The Founding of New England/Preface
The following account of the founding of New England is intended to serve as an introduction to the later history of that section, and to the study of its relations with other portions of the Empire and with the mother-country, as well as of the section’s influence upon the nation formed from such of the colonies as subsequently revolted. The book thus necessarily deals mainly with origins, discussing the discovery and first settlement of the region; the genesis of the religious and political ideas which there took root and flourished; the geographic and other factors which shaped its economic development; the beginnings of that English overseas empire, of which it formed a part; and the early formulation of thought-on both sides of the Atlantic-regarding imperial problems.
There is no lack of detailed narratives, both of the entire period covered by the present volume and, on an even larger scale, of certain of its more important or dramatic episodes. New material brought to light within the past decade or two, however, has necessitated a revaluation of many former judgments, as well as changes in selection and emphasis. Moreover, our general accounts do not, for the most part, adequately treat of those economic and imperial relations which are of fundamental importance; for the one outstanding fact concerning any American colony in the colonial period is that it was a dependency, and formed merely a part of a larger and more comprehensive imperial and economic organization.
Consequently, the evolution of such a colony can be viewed correctly only when it is seen against the background of the economic and imperial conditions and theories of the time.
While the author, accordingly, has endeavored to place the local story in its proper imperial setting, he has endeavored also to distinguish between its various elements, and to display the conflicting forces at work in the colonies themselves. The old conception of New England history, according to which that section was considered to have been settled by persecuted religious refugees, devoted to liberty of conscience, who, in the disputes with the mother-country, formed a united mass of liberty-loving patriots unanimously opposed to an unmitigated tyranny, has, happily, for many years, been passing. In his own narrative of the facts, based upon a fresh study of the sources, the author has tried to indicate that economic as well as religious factors played a very considerable part in the great migration during the early settlement period, in the course of which over sixty-five thousand Englishmen left their homes for various parts of the New World, of which number approximately only four thousand were to join the New England churches. He has also endeavored to exhibit the workings of the theocracy, and to show how, in the period treated, the domestic struggle against the tyranny exercised by the more bigoted members of the theocratic party was of greater importance in the history of liberty than the more dramatic contest with the mother-country.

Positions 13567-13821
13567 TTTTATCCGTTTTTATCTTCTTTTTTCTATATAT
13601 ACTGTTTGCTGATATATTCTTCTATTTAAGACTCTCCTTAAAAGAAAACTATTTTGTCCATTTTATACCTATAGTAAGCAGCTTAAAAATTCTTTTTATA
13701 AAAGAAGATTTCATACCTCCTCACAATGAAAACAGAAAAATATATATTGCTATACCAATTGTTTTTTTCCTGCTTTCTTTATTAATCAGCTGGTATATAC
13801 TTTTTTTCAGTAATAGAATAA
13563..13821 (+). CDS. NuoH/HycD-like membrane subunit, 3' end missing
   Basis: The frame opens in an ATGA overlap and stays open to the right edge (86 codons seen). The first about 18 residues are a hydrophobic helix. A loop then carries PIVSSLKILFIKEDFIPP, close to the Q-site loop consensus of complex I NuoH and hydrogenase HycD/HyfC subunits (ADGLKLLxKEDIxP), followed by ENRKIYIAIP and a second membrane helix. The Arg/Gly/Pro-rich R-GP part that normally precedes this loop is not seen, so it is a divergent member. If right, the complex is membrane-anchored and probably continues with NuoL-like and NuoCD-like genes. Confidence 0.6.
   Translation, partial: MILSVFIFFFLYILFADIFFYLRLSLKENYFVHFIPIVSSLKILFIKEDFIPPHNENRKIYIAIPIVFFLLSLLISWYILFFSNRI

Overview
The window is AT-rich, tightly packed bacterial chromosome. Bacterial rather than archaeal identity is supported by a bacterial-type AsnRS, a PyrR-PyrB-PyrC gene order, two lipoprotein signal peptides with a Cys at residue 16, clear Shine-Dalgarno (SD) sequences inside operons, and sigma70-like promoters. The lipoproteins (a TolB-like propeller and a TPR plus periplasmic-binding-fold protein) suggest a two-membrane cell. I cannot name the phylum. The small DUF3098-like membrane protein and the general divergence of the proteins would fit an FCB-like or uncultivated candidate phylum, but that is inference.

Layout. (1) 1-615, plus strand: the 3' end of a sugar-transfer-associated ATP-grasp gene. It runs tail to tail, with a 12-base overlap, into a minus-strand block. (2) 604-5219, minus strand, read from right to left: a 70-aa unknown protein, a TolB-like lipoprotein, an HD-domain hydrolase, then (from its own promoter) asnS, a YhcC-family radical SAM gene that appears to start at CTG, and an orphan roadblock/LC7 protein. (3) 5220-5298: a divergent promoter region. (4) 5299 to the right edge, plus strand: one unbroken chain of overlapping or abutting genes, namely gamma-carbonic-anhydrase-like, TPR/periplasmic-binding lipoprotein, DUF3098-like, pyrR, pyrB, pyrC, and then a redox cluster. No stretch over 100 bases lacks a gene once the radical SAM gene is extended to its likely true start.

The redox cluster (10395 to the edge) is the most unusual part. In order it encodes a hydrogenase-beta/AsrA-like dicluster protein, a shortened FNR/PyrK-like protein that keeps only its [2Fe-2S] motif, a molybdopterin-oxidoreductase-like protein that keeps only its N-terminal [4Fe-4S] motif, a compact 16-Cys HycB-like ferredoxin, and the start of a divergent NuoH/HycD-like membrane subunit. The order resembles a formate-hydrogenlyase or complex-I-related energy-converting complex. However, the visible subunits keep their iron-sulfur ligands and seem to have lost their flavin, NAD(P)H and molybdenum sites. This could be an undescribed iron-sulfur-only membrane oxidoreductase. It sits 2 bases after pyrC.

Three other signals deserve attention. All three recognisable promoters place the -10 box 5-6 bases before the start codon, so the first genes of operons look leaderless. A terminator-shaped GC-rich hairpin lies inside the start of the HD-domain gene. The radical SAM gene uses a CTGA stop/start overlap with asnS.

While the local narrative is based wholly upon original records, much use has been made also of the rapidly increasing number of scholarly monographs upon particular topics, the indebtedness to which will be found more particularly set forth in the footnotes. It is true that many points—such as land-tenure, in spite of all that has been written upon it—yet remain to be cleared up before we can be quite sure that we understand a number of matters connected with colonial institutions. Nevertheless, so much work of this character has already been done, which has only in part found its way into popular accounts, that it seems as if the time had come for a serious attempt to recast the story of early New England, and to combine these results of recent research with the more modern spirit, in a new presentation of the period.
To those who first encouraged him to undertake the work,—interrupted by the war,—and who, in one way and another, have assisted him in his enterprise, the author takes this opportunity to offer his most sincere and grateful thanks.
Bridgehampton, New York,
November 9, 1920.